The forensic data retrieval method reconstructs 99% of images stored on hard drives or media cards, and can be extended to text.
Pity the digital forensic investigator: the quantity of data stored on PCs continues to increase at a mind-boggling pace, with the gigabytes of files, images and videos growing every month. As a result, investigations -- into everything from intellectual property theft and fraud to child pornography and espionage -- can become lengthy undertakings.
New "SmartCarving" techniques, however, are helping speed up the process and retrieve more data than previous methods. For example, SmartCarving can reconstruct approximately 99 percent of digital images stored on a hard drive or media card. That's an improvement over the next-best technique, called file-carving, which retrieves about 85-90% of non-overwritten images.
The forensic issue has long been fragmentation. According to a study of 350 hard drives conducted by security researcher Simson Garfinkel, 6% of data on the average hard drive is fragmented, meaning it's intact but stored non-contiguously. Furthermore, for files with forensic importance, actual fragmentation rates were much higher: 58% for PST (Outlook) files, 17% for Word documents, and 16% for JPEGs.
Regular file-carving techniques, which look for a file header and footer and then grab everything in between, can only retrieve non-fragmented data. So for security researchers -- and especially forensic investigators -- the question has been, how do you recover the 16% of JPEGs you're missing?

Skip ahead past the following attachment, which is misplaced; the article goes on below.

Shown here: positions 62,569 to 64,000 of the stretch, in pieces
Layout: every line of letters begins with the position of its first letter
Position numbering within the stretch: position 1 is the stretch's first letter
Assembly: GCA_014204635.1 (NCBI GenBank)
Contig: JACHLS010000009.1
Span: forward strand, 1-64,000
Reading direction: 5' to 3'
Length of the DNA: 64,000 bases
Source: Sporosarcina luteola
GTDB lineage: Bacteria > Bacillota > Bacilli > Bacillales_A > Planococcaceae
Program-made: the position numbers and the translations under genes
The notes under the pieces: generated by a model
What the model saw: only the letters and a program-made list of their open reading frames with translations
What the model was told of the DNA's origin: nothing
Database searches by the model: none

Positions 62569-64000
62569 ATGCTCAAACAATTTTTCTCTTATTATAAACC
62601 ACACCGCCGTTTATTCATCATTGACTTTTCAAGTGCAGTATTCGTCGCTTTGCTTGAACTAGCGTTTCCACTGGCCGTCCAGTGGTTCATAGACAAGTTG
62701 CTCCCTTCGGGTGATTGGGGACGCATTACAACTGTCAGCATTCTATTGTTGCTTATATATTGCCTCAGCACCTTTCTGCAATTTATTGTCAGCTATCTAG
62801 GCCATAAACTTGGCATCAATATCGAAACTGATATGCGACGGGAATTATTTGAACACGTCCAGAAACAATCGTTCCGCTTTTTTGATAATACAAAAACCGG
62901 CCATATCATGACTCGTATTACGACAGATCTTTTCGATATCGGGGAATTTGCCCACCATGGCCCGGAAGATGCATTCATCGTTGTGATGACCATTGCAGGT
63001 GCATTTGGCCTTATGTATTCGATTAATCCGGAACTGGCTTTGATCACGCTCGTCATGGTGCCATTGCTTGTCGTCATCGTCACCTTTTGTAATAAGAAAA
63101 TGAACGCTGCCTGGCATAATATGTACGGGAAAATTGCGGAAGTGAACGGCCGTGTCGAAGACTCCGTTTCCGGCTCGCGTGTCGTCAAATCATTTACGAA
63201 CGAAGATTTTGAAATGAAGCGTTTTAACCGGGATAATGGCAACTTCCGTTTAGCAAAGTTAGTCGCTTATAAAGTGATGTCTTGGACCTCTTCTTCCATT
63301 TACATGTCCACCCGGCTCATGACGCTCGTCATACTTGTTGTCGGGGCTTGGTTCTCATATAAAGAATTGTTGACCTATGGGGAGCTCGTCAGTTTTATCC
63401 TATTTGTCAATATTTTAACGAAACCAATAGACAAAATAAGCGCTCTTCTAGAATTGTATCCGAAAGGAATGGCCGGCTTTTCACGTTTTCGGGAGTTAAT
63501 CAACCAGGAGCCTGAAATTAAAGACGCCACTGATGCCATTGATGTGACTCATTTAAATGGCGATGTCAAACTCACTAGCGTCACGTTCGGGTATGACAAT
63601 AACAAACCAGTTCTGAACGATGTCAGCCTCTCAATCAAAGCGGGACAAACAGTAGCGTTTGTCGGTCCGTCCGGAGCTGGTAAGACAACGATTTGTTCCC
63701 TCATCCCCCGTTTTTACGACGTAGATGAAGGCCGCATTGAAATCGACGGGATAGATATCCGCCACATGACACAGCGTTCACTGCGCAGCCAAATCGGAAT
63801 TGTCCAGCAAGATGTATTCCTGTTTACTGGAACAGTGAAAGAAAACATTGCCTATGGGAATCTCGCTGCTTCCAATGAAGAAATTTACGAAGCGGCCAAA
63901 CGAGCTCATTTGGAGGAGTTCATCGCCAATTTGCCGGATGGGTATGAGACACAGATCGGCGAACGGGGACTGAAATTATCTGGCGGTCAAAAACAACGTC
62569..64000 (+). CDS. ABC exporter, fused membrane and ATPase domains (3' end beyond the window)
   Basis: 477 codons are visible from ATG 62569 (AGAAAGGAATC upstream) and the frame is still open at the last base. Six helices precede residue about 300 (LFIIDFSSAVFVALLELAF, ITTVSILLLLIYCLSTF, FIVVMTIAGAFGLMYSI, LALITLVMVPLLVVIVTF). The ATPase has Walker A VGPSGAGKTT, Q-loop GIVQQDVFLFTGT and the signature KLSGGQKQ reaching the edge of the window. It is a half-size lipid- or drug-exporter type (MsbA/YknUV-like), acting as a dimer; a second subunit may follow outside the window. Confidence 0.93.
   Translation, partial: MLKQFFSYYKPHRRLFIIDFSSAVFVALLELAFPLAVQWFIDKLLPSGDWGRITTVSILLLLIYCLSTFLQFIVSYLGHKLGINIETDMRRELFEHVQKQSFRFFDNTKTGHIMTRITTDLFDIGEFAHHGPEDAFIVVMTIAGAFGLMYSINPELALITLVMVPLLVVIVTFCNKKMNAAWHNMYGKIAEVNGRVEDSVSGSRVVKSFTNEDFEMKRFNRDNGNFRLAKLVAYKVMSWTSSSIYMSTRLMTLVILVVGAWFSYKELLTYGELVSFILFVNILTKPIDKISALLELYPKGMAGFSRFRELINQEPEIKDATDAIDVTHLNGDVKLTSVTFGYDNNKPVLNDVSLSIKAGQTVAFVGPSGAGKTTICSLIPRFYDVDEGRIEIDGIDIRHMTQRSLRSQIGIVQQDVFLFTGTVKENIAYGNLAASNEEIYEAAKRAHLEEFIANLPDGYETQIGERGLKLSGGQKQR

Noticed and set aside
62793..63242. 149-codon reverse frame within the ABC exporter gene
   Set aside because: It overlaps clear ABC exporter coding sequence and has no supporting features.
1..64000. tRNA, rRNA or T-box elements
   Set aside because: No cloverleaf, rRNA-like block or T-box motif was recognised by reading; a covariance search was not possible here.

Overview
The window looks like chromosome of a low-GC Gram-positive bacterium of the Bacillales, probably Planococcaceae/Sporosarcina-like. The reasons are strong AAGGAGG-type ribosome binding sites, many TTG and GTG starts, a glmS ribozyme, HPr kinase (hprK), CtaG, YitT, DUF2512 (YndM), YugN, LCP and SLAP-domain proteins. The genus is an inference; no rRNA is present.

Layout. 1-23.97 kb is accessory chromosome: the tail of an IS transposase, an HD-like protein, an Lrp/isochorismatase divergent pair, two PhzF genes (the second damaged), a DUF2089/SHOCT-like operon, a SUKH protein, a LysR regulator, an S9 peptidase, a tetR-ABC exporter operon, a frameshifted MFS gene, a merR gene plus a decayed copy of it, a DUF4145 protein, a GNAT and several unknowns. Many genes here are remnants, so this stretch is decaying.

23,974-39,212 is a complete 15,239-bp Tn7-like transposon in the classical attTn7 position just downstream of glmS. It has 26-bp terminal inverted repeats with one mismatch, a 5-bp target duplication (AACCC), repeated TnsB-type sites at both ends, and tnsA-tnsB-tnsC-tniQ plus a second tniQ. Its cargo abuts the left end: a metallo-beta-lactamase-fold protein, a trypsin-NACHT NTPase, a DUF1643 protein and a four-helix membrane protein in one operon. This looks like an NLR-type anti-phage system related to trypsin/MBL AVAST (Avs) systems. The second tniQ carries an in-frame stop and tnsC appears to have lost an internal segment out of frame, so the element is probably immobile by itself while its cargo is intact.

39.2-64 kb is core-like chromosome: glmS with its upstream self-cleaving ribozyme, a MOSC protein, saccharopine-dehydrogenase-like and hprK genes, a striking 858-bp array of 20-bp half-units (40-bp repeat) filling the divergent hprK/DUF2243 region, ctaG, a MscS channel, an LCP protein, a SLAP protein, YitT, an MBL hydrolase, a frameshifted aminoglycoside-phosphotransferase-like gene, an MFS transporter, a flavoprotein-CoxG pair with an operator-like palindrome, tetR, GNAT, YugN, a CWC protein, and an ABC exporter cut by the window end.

"The problem was first posed to me by someone in the Department of Defense, at a dinner," said Nasir Memon, a professor of computer science at New York University. "He said, 'We know all the [image] pieces are there, but it's very difficult to find them.' Sometimes if they knew it was there, they'd try to put it back together manually, and it would take days."
Two of Memon's students solved the challenge using what's known as the shortest path problem. For non-mathematicians, think of it as what your car's GPS does when you tell it you want to drive from New York to San Francisco; it builds the best route. For images, Memon likens the reconstruction challenge to having tens of thousands of mixed-up jigsaw puzzles. By studying each image's gradients -- or smoothness -- as well as any available structural cues such as file headers, you can rebuild the image.
Now, said Memon, the technique can also be extended to text files, including Word documents and Excel spreadsheets, with about a 90% success rate. As that suggests, reconstructing text is more challenging than images, because while images have two-dimensional boundaries, text only has one. Predictive modeling, however, can help reduce false positives.
Together with the two students who codified SmartCarving, Memon co-founded a company called Digital Assembly to commercialize the resulting software. In December 2009, it released Adroit Photo Forensics, which uses SmartCarving to retrieve images.
In the future, the company could release a product that applies the same techniques to text. "We have research prototypes that work, it's just a matter of taking a couple of months to build a solid product," said Memon, if there's demand.
Calling digital forensic investigators: Do you need better text file, Word document and Excel spreadsheet retrieval tools?
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